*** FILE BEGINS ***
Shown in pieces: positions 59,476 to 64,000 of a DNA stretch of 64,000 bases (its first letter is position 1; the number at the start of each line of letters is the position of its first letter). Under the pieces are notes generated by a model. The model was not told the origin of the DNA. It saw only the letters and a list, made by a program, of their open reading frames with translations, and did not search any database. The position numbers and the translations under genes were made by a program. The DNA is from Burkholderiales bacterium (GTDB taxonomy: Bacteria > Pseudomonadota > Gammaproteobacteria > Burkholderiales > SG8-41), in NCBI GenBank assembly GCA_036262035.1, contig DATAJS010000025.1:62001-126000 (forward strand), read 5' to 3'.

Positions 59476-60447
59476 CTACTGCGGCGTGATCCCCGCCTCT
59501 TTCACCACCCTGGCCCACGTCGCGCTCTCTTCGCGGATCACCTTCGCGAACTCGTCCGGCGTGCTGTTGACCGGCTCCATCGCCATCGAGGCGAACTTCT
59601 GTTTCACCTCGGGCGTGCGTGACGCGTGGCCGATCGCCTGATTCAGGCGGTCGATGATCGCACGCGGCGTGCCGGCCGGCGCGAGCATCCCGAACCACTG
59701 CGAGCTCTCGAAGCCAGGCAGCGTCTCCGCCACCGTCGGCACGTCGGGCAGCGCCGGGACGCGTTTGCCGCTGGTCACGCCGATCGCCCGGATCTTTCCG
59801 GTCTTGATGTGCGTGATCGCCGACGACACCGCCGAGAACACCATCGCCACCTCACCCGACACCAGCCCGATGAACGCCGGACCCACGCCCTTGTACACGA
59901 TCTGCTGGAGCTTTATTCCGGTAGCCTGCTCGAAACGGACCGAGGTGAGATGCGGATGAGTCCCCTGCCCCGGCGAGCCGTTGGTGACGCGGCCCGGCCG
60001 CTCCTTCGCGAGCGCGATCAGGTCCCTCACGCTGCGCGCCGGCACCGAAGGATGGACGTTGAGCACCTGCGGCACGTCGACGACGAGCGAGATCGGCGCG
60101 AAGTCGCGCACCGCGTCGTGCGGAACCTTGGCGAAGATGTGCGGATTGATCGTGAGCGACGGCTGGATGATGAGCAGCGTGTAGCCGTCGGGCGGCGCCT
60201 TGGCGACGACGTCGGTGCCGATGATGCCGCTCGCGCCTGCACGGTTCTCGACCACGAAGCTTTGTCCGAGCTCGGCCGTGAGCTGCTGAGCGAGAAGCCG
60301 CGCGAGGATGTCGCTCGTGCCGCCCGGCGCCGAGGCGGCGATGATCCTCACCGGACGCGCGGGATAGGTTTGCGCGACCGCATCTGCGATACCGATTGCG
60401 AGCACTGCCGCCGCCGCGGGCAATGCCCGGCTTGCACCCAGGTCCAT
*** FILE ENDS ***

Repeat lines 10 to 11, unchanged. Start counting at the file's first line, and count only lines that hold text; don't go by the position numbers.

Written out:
60101 AAGTCGCGCACCGCGTCGTGCGGAACCTTGGCGAAGATGTGCGGATTGATCGTGAGCGACGGCTGGATGATGAGCAGCGTGTAGCCGTCGGGCGGCGCCT
60201 TGGCGACGACGTCGGTGCCGATGATGCCGCTCGCGCCTGCACGGTTCTCGACCACGAAGCTTTGTCCGAGCTCGGCCGTGAGCTGCTGAGCGAGAAGCCG